SCIENCE 101: Would You Believe?

Let’s start with the simple stuff.  This spinning, orbiting planet that rockets through space in a prescribed oblong circle once was thought to be quite different.  Ancient scientists were certain it was absolutely flat, stationary, the center of the universe and the Sun revolved around it.  So, where have we now arrived from that flawed starting point?

For example, does any scientist, or scientific body actually know how the earth was created?  Highly unlikely since none of us were actually here at the time.  If there was such a time.  So, what we’re actually talking about is the theory of how the world was created.  A theory, which at best, is based on forensic evidence.  Don’t be put off by the word forensic.  We see it so often used in judicial terms that we sometimes forget that it means argumentative.  In a court of law, forensic evidence is merely an assumption by the prosecution that from available physical evidence some logical conclusion can be argued–or from the standpoint of the defense attorney, rebutted.

This is the same in forensic science as it is in a court of law.  A supposition that is being made that from a collection of available physical evidence a logical conclusion can be drawn.  In other words, a presumption that such and such caused something else to happen.  Perhaps true in the confines of a specific given example.  Here’s one that you will probably agree with.  Most life forms that we are acquainted with require an atmosphere that contains oxygen.  Agreed.  But, does that mean that you can extrapolate that primitive life forms came from some primordial oxygenated soup and then developed over eons into intelligent beings?  An interesting theory but far from being conclusive.  In fact, coming out of the ooze sounds more like the plot for a horror movie.

Archeological scientists, more than others in the scientific community, would have us believe that what can be logically supposed can be regarded as evidentiary fact.  As you will have noted, they are the scientists most inclined to state their suppositions as unarguable conclusions.  (I speak from experience here since I at one time edited an anthropological magazine.)

Maybe they are correct, maybe not.  In other words, like in religion, it requires an act of faith as in a need to eliminate doubt to give the unknown a meaning.  It is this void that leads some scientists to speculate on the grand scale.  For example, they would have us believe  that some 14 billion years ago (13.7 billion to be exact) all matter in the universe was created from nothing.  That’s right, before then, nothing existed.  Zilch!  No earth, no stars, no uncounted number of galaxies too distant even now to be counted.  And what do they profess created everything, including you and me, that exists today?  The big BANG!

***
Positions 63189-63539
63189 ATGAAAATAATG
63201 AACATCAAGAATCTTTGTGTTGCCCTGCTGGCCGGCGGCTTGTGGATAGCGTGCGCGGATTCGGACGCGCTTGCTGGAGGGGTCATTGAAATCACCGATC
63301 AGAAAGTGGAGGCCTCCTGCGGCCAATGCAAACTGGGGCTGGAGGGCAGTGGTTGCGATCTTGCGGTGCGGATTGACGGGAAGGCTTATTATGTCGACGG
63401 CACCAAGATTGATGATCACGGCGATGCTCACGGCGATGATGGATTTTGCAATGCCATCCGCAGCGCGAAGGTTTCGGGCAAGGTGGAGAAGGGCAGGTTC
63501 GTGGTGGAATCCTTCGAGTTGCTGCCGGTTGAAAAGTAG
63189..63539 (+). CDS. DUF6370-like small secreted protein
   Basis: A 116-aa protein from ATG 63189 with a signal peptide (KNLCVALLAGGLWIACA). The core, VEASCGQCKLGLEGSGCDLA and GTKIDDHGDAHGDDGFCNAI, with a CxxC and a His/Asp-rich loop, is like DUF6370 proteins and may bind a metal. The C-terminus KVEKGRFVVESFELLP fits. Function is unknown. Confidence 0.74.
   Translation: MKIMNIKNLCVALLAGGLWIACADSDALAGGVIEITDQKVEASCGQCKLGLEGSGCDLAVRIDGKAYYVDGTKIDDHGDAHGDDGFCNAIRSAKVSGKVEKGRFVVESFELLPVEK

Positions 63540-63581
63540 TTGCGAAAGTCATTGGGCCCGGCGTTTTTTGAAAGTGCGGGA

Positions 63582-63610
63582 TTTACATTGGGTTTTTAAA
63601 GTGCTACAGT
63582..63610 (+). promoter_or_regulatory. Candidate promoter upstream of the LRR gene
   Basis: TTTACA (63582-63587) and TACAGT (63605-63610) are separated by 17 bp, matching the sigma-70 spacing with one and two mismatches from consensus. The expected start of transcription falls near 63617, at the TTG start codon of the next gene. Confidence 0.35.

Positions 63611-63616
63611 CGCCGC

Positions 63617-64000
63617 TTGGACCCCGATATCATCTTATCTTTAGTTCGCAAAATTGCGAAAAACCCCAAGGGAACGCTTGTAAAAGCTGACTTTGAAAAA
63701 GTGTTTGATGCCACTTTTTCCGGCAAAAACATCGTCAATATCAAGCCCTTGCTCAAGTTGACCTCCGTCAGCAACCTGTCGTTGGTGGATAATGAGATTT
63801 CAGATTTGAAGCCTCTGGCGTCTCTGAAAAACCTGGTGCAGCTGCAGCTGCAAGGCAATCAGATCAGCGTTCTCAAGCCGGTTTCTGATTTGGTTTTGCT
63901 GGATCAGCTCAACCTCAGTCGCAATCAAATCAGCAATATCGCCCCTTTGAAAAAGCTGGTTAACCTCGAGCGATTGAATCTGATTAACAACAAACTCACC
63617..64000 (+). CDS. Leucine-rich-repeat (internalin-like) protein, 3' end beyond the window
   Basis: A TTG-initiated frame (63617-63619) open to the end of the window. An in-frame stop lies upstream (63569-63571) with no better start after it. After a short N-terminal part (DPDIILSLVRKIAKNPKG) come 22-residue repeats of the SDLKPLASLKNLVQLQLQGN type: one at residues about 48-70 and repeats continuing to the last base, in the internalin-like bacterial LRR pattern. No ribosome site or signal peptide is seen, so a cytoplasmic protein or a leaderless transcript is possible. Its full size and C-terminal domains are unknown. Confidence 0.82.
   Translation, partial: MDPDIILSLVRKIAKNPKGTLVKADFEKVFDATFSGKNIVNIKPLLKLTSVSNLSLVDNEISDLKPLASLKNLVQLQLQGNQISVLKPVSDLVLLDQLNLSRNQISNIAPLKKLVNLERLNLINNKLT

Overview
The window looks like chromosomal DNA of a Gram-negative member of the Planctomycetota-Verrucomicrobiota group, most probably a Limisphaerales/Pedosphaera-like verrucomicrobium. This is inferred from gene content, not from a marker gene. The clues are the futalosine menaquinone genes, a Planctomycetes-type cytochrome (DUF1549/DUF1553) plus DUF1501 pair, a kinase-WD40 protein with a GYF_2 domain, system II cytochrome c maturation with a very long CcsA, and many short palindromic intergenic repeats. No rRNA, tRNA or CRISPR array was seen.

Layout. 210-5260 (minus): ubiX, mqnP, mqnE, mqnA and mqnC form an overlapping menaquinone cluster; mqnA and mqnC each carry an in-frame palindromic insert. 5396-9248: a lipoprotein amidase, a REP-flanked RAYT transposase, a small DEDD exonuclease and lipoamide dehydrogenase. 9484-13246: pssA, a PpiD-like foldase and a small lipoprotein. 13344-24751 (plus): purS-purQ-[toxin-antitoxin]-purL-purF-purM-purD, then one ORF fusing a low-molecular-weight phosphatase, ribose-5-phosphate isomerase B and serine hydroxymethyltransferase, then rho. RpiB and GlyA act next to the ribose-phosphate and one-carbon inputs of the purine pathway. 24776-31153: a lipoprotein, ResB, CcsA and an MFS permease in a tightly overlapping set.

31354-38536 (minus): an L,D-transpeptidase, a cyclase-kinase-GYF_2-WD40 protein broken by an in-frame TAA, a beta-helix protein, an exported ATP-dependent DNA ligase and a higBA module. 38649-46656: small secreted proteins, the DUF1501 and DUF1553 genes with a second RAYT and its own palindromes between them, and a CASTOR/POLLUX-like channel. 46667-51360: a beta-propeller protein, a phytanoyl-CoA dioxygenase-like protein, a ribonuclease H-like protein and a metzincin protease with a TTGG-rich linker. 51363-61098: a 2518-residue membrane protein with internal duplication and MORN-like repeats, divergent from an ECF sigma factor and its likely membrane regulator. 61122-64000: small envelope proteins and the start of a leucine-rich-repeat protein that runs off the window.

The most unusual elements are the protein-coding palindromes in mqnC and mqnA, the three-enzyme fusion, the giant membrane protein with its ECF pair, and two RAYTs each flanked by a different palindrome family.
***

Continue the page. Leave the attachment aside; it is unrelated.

What caused the big bang?  Nobody has yet quite figured that out, so the presumption is that the big bang happened from nothing and resulted in a mega-super explosion of pure energy from something that may have been smaller than the size of an atom.  Don’t ask where the miniature atom came from.  Anyway, in a million-million-millionth of a second this pure ball of energy exploded into what we know as the universe today.

Astronomers now estimate that our galaxy (the one that contains Earth) could also hold 60 billion alien planets capable of supporting some form of life.  Add to this that Hubble space scope just discovered a galaxy called NGC 6503 that is about 18,000 light years from Earth and the galaxy is about one-third the size of the Milky Way and is located in what is called the Local Void thought to encompass an open space about 150 million light years across.  (Light travels at 186,000 miles per second, so just one light year is approximately 5.8 trillion miles.)

Global warming is another concept often stated as a conclusion.  While it is more than likely that humans intemperate abuse of the environment has a negative effect in that the chemicals that saturate the Earth have poisoned our lakes and rivers and will eventually seep down with the same effect on our underground water supply.  It is not the determing factor in global warming.  For example, the view from my porch windows of the heavily forested hill and the river beneath me were some 10,000 years ago covered with a glacier 200 feet high.  Without any appreciable human habitation present on the continent something caused global warming back then and those glaciers receded to the vicinity of the Arctic Circle and left behind depressions in the landscapes that became valleys, riverbeds and lakes.  Again, many scientists theorized that the receding glaciers acted as a reverse road grader gouging out the earth as they receded northward.  However, my own experience with melting ice and snow leads me to believe once melted it merely puddles in place and drains according to the laws of gravity.  So, it would seem more likely that at the time the glacier was expanding is when the gouging would have occurred rather than when it was melting.

Some 24 centuries ago, the Greek philosopher Plato in his allegory of the cave explained that man is like a being chained inside a cave watching shadows on a wall and from these inferring what the world is about but does not perceive that from his limited view he does not realize that what he believes is right is actually wrong.  The word philosophy, by the way, means search for wisdom.  So, let’s admit at least to ourselves that science is still in its infancy and our whimsical fantasies of an all-inclusive understanding of how we came about is pure speculation.

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